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1.2: Church and Court Patronage

  • Page ID
    209089

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    How do musicians make money? Today, that usually involves playing live concerts, selling recordings through music streaming sites such as Spotify, or creating music for movies or other video media. However, before roughly the year 1900 in the case of recordings, and roughly the year 1800 in the case of ticketed concerts, both of those sources of income were largely unavailable to musicians. So, what did musicians do for money before 1800? To answer that question, we must ask a couple more fundamental questions that rarely get considered today: What were the social purposes of music before the era of ticketed live concerts and recordings? Where would one hear music and how did musicians get paid for creating that music?

    We tend to think today of music as a commodity, something that has an exchange value (a song is worth a certain amount of money) and that can be purchased in a marketplace (such as online). But music as a commodity is a relatively recent idea. Before the rise of the modern publishing and recording industries, music was thought of more as a social activity, something one did rather than something one consumed or purchased. Accordingly, before the modern era, money was earned by musicians largely for their labor in providing music for social occasions, rather than for producing a musical commodity that could be consumed in a public marketplace.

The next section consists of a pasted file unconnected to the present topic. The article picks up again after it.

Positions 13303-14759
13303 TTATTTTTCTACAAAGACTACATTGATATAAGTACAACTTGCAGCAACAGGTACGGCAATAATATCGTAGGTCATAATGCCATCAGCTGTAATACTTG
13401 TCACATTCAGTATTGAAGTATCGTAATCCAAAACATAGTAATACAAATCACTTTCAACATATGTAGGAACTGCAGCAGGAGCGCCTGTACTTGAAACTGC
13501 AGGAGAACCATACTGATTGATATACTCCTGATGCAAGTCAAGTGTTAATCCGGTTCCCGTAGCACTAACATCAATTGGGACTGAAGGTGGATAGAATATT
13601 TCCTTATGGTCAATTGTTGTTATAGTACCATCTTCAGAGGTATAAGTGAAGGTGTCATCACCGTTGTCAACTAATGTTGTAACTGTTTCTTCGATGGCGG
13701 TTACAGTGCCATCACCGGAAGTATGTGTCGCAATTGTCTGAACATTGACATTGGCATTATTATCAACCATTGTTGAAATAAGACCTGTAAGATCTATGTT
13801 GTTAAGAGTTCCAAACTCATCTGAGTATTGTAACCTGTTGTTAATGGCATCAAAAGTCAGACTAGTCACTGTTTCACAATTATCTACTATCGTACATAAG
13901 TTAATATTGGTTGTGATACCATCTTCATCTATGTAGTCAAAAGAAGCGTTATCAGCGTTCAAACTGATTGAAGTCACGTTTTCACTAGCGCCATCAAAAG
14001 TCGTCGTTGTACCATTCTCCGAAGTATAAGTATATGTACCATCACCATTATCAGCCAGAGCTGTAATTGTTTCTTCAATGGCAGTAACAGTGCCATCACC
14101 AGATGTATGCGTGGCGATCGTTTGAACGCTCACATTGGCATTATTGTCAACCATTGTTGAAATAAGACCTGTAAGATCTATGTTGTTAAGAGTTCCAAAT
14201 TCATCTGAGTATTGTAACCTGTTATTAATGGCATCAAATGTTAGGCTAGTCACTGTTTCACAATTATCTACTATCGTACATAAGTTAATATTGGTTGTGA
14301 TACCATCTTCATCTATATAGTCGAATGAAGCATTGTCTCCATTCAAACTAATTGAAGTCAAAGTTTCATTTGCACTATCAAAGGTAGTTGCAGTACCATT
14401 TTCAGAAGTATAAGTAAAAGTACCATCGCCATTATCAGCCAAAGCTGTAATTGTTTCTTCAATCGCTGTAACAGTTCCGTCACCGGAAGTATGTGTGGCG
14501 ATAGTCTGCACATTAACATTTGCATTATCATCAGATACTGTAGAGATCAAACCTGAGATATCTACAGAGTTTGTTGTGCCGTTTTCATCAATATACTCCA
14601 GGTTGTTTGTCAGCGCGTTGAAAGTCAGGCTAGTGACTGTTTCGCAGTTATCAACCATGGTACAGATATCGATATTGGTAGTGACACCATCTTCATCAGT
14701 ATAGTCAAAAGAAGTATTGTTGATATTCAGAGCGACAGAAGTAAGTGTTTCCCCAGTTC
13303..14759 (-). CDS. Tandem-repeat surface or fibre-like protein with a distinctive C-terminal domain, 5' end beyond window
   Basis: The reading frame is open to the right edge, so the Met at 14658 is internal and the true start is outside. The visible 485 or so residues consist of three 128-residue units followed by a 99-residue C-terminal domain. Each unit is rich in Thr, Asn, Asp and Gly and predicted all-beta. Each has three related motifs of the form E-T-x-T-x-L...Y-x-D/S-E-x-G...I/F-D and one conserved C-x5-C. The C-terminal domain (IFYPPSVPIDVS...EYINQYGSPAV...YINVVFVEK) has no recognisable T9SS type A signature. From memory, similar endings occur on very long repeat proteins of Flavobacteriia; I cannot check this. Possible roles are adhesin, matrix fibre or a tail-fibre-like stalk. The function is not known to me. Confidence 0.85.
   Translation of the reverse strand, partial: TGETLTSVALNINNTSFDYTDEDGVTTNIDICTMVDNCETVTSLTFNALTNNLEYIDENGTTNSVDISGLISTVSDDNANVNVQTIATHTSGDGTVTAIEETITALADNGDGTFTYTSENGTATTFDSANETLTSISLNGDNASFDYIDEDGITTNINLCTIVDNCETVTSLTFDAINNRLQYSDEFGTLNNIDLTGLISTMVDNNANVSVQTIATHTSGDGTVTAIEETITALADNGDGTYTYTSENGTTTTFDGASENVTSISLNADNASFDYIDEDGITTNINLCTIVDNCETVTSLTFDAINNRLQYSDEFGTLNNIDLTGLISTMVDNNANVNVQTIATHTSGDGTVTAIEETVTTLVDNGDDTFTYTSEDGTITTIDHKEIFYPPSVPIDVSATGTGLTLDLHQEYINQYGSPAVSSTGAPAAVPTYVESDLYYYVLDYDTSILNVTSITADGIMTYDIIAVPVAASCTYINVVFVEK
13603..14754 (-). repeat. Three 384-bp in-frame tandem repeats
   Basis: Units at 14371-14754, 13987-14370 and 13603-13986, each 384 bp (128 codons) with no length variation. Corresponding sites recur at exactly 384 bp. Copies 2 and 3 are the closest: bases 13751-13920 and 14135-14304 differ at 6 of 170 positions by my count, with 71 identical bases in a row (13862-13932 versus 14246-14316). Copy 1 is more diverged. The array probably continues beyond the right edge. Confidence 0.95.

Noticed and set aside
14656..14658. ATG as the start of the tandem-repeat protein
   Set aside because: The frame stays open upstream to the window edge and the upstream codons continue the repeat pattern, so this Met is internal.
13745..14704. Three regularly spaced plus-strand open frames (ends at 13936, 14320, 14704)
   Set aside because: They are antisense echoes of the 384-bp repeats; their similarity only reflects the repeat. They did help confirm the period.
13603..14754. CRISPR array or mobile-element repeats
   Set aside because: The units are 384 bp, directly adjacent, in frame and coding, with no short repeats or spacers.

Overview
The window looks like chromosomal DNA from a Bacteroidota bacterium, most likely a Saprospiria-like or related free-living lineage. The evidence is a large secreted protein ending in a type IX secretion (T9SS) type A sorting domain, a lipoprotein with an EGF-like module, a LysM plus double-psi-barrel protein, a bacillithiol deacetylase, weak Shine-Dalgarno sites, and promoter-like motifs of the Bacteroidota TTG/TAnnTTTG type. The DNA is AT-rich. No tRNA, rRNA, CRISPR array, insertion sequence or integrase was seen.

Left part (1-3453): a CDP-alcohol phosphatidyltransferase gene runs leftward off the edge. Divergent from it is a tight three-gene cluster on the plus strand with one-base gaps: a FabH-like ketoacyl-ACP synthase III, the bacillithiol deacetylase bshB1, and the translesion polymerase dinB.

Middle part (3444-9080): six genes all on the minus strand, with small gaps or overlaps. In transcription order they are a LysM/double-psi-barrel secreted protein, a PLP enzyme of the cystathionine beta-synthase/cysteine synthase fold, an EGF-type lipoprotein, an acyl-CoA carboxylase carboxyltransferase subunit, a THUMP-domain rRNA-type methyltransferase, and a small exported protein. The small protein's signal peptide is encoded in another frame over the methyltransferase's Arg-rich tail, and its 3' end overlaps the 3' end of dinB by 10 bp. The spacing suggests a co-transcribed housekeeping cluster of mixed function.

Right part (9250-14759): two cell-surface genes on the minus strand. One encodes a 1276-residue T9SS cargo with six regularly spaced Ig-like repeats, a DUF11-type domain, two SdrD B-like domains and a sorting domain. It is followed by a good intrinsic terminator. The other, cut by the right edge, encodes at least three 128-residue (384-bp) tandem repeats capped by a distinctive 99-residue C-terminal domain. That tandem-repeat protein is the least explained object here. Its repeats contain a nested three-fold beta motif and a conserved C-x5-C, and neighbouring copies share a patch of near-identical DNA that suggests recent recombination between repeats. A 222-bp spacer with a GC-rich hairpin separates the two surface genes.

Consider all the various social functions that would have existed in the year 1500 where people would have heard music: weddings, funerals, social dances, in a pub, street fairs and markets, private parties, military battles, church services, etc. No doubt musicians have been paid for their labor in providing musical accompaniment and entertainment in these and other social occasions for longer than we have written histories of human culture. But the same would have been true then as now: some musicians made more money than others, and some much more. What were the sources of income for musicians prior to the commodification of music, and which jobs were the most prestigious and offered the greatest income security?

    In the several centuries leading up to about 1800, composers and the musicians who played their compositions were frequently tied economically to a church, which, in Europe, meant the Catholic or later Protestant churches. Another common economic tie that musicians nurtured was to the noble and aristocratic courts who increasingly governed the economic and military affairs of a region to the extent the church did not. In Medieval Europe, up until about 1450, the Catholic Church controlled not only the local economies, but also the arts, including music. This control extended beyond economics and into the style of music that was considered appropriate for certain occasions. For example, the music one heard in church would have been very different from the music one heard at a peasant harvest festival — a distinct stylistic difference had already developed between an elite, literate culture and the illiterate culture of the masses.